Gay Couple’s Son Not Granted Citizenship - But His Twin Brother Was
Ethan Dvash-Banks is just 16 months old, but he’s already suing the U.S. State Department, the Chicago Tribune reported. He was denied U.S. citizenship — even when his twin brother Aiden was granted it.
Ethan’s biological father, Elad, is Israeli, and his twin brother’s biological father, Andrew, is American. The two were both born as twins to a surrogate mother with donor eggs. The Dvash-Banks and advocates say the couple was discriminated against because they are a same sex couple.
“If a mother and father walk into a consulate and have a marriage certificate and birth certificate, they’re never asked any questions about the biology of the child,” said Aaron Morris, executive director of Immigration Equality. “But the converse is also true and every same-sex couple will be asked that.”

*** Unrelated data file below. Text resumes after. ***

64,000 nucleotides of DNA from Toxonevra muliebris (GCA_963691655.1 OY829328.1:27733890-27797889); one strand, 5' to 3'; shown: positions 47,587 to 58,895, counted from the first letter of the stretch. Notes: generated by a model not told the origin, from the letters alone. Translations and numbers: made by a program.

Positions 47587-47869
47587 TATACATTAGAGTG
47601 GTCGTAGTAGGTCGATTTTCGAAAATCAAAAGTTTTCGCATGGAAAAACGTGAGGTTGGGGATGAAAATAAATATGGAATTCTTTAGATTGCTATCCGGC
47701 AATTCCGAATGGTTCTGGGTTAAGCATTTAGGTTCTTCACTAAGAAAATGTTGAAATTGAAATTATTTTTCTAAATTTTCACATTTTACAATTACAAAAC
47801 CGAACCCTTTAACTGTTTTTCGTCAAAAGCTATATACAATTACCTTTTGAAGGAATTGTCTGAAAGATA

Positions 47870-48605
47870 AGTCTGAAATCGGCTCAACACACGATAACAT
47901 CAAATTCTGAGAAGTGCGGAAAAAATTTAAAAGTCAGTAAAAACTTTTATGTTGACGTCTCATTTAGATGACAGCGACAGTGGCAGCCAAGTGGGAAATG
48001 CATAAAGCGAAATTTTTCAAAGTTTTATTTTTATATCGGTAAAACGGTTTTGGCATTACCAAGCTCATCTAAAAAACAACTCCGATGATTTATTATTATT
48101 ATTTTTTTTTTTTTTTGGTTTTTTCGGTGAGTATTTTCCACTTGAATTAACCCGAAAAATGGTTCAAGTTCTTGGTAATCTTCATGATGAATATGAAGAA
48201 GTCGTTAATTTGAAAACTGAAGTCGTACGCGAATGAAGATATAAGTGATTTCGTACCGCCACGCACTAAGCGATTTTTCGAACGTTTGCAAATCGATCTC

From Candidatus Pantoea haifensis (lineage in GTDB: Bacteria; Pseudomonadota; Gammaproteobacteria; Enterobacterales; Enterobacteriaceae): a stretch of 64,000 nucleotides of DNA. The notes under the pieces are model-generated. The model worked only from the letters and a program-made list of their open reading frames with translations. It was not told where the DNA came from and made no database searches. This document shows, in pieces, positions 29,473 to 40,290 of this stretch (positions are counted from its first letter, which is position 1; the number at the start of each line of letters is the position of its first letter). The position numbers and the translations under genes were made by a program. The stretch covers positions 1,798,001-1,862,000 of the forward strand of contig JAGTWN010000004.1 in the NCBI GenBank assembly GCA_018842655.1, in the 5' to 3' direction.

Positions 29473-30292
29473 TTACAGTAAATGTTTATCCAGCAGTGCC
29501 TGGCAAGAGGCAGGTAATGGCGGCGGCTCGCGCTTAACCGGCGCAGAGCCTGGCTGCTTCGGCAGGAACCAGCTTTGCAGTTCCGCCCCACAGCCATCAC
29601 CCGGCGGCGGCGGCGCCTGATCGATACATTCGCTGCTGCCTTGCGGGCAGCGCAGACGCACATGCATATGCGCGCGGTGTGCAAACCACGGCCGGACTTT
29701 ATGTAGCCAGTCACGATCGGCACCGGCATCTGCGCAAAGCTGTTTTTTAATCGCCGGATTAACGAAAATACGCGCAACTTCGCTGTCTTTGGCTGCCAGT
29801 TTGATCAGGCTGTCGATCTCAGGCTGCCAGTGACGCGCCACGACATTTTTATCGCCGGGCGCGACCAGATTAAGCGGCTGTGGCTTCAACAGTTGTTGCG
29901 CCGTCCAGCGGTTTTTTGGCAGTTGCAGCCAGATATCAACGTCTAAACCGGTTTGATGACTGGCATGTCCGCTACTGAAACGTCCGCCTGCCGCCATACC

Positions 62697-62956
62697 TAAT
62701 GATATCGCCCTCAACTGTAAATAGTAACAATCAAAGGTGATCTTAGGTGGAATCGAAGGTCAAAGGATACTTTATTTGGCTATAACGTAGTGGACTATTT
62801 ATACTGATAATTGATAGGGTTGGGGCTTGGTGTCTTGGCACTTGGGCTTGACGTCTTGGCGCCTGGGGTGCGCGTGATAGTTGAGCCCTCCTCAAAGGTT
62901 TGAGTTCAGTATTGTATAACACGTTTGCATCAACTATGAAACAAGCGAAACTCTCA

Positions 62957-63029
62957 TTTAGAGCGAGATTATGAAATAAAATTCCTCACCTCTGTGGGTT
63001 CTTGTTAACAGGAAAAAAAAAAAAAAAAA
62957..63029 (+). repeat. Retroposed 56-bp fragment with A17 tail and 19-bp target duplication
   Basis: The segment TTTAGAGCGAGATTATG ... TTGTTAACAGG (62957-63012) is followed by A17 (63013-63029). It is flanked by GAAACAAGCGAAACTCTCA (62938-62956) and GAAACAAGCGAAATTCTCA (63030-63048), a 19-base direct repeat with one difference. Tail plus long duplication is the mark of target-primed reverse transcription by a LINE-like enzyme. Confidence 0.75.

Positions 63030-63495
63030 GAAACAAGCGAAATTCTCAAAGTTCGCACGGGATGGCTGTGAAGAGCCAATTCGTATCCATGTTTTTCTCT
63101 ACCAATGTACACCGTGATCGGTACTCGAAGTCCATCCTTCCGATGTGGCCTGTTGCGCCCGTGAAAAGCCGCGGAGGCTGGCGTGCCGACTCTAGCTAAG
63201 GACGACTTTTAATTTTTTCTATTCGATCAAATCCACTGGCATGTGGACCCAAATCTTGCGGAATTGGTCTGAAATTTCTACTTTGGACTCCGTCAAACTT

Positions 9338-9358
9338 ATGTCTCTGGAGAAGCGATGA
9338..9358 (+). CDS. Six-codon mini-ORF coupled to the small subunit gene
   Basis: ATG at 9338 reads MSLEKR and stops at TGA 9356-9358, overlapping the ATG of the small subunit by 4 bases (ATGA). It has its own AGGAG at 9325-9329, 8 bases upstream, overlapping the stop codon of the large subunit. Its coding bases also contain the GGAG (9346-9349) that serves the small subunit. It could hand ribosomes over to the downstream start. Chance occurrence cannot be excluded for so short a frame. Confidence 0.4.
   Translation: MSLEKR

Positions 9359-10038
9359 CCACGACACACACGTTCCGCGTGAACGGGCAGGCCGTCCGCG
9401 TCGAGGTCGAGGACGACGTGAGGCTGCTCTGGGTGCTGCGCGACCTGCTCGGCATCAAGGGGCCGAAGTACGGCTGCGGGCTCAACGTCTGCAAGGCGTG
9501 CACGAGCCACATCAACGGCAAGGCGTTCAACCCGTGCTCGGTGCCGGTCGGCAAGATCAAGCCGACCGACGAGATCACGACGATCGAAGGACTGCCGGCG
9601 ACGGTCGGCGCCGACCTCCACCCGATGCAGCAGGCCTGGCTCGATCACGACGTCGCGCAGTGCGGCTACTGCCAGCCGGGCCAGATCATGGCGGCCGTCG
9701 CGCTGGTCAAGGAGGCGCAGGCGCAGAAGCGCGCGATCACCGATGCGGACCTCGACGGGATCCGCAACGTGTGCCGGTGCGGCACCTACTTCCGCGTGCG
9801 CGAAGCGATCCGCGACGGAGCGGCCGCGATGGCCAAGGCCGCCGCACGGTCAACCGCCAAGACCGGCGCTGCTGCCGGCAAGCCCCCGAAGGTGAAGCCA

When Elad and Andrew Dvash-Banks applied for citizenship for their infant sons, the State Department representative interviewing them asked for DNA evidence that Ethan and Aiden were twins.
“I started crying,” Andrew Dvash-Banks said. “These are twins, how can you differentiate between them? They were born minutes apart.”
After the DNA samples were submitted, only Aiden — whose biological father is a U.S. citizen — received a passport. The whole family is currently living in Los Angeles. Ethan’s passport visa expired last month.
This story "Gay Couple’s Son Not Granted Citizenship, But Twin Was" was written by Ari Feldman.